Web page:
Summer Rules

I did it. I made a NO TV rule today. One week into summer and I was actively watching my children’s brains melt as they stared at what my grandmother referred to as “the idiot box.” I’m not proud of it. But maybe like you, I have work to do. I can’t be on full mom mode, or chauffeur mode, or camp councelor mode. I can’t be at the beck and call of the whim’s of teenaged texted plans: Can you take me to the beach, no to the bowling alley, no to the tennis courts, no to the mall? And I feel guilty and even a little scared of the next two months because my work place during the day, is suddenly a house full of kids with needs. Who can get pretty ornery when they’re not met. Even though I know that they’re great kids. Everyone says so. I’ve actually caught myself saying, “Would you speak to your teacher that way,” like a broken record. But it’s not their fault that they live here and that they need to eat and that it’s rained all week and that they don’t yet drive. So yes…I’ve been letting them watch a LOT of TV. Hours of Disney dizziness and tacky reality shows that make me shudder with shame. I’m what’s wrong with the world. So today, when in between conference calls I heard screaming and a loud thwack and crying and I ran into the living room watching remote controls flying through the air, I laid down the law. With fear and trepidation, I said it: “NO MORE TV!” And “NO, I can’t drive you anywhere. I have to work. This is what I do all day while you’re at school. And you’re going to have to figure out something to do…” (and then I chose my fate)… “TOGETHER!” And I confiscated the remote controls and stomped back to my office, shaking a little. These kids are old enough to really know how to push my buttons– that’s what their generation knows how to do best, after all. Rapid fire communication through little spring-loaded launch pads, and with the total system overload of what just a week ago was a well-oiled schedule from work to motherhood…I am a faulty launch pad and they know it. So I took in a deep breath and waited.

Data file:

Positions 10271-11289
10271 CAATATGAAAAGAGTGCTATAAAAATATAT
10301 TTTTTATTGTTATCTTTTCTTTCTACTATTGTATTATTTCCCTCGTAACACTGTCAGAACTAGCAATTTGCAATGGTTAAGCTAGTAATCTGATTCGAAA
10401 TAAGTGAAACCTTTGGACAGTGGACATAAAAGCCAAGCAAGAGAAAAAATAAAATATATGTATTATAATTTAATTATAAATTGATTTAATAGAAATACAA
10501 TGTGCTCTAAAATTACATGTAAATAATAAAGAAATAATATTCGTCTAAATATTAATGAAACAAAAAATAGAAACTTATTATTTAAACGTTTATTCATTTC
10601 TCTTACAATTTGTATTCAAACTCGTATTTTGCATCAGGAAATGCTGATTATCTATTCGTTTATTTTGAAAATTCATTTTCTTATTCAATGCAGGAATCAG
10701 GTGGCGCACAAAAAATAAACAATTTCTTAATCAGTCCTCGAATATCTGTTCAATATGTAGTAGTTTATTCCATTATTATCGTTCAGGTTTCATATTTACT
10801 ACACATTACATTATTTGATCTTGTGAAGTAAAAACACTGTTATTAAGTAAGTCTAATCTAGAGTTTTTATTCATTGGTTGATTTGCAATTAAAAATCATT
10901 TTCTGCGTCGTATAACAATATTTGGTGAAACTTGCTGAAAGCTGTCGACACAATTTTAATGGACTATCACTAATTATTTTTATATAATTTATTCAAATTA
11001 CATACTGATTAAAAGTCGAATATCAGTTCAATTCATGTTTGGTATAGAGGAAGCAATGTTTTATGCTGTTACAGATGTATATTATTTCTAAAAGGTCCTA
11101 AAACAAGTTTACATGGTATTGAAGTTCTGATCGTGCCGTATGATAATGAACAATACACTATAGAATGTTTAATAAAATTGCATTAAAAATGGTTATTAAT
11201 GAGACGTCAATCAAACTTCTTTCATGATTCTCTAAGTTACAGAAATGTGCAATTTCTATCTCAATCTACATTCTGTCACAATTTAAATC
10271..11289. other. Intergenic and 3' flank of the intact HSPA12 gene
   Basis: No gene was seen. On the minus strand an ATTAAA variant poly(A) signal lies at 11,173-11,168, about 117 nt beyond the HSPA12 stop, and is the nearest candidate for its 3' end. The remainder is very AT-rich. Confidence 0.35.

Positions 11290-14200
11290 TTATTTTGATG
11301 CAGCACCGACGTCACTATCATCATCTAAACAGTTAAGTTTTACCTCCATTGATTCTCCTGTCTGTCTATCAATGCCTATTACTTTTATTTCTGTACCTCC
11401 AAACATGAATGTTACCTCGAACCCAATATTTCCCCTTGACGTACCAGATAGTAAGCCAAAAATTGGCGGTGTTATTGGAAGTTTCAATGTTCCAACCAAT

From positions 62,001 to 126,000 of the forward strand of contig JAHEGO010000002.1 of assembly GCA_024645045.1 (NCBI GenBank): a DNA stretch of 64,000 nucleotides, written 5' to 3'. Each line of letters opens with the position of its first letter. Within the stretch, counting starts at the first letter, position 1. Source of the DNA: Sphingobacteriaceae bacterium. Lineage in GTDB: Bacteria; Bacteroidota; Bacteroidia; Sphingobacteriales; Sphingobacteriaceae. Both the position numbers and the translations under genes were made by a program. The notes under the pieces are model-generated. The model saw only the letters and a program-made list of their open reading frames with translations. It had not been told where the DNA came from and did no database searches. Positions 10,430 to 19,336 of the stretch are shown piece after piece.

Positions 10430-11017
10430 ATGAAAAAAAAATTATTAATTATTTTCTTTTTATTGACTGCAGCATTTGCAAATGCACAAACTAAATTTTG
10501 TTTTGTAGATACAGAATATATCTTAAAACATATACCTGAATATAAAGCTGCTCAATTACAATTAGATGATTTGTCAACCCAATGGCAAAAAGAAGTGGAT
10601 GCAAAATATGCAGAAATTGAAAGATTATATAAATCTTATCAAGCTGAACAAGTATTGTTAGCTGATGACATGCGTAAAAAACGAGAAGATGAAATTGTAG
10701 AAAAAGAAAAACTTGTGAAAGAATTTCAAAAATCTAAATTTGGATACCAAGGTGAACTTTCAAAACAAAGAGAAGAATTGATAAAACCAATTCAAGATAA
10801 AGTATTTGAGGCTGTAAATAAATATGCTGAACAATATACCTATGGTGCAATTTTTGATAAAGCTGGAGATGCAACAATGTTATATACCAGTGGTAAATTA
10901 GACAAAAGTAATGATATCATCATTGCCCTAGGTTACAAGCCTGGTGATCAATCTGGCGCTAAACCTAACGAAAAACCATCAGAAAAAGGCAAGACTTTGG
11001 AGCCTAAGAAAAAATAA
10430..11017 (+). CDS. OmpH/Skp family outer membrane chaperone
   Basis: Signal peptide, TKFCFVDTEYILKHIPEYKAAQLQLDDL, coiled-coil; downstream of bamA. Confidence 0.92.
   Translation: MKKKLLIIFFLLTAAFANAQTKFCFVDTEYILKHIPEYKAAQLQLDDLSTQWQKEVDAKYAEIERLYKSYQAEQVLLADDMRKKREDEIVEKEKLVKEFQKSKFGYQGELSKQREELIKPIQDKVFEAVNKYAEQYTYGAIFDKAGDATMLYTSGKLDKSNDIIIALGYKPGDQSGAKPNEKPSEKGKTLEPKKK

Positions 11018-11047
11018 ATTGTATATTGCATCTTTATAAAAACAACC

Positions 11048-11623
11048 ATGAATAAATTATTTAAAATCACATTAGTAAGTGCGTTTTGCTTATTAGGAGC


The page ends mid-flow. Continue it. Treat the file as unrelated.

And lo…what I heard was silence. And then discussion. And then more silence. And then laughing. For an entire hour. And finally, I crept into the living room to see what could possibly be going on– had they deliberately disobeyed me and turned on the TV? Has my sovereign reign as their mother weakened in the knees? Did I need to adjust my crown and raise my sceptor and banish them to their bedrooms with books for eternity? I readied myself:

Here is what befell my eyes…

There is hope in Park Place.

7 Comments

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7 Responses to Summer Rules

  1. Cindy

    When I really need to work…I break out the trans fats.

    • lauramunson

      I’d rather they ate a jar of Crisco than watch another minute of the Disney Channel! We’ll see how it goes…
      yrs.
      Laura

  2. Kathryn Godsiff

    Too funny!! Good for you. My mantra was, “We live on (acres, from several hundred to 2000). Boredom is not an option.” You’ll be amazed and likely alarmed at what they come up with.

    BTW, the house we own in Sisters is on Park Place. You should come visit!

    • lauramunson

      Kathryn– You got to love sending your kids to the neighbors for eggs with dogs and bear spray! One minute it’s that, and the next it’s Hannah Montana. And I’m pretty sure that Hannah never carries bear spray with her! ox Laura

  3. Kelly

    WOW I am impressed not the pic that I thought was going to pop up! You do have good kids!

  4. Our family is on our first vacation in two years. As my husband and I loaded the last few items in our 1996 mini-van, we pondered about bringing board games along. Our eyes met and we knew that they would not be interested. The PS3 and various electronics rode with us. I wish we had made the decision to cut out the TV years ago. Our two boys are 15 and 17 – their friend, 13. You are braver than we – march on and part the waters for us all…

    • lauramunson

      Stephanie– I hope you have a great trip! My sister once told me (she has kids much older than mine) that it’s important for kids to learn how to be “bored.” I think that’s great advice. Even though my truck was full of soccer girls with their head phones on for the four hour drive over the Rocky Mountains for their tournament…on the same mountain crossing that Lewis and Clark hoped to make before they got shot at by the Blackfoot…I still caught them looking out the window, gazing at the splendor of the river and snowy peaks. May you catch your kids staring out the window of your mini van often, headphones and all. yrs. Laura

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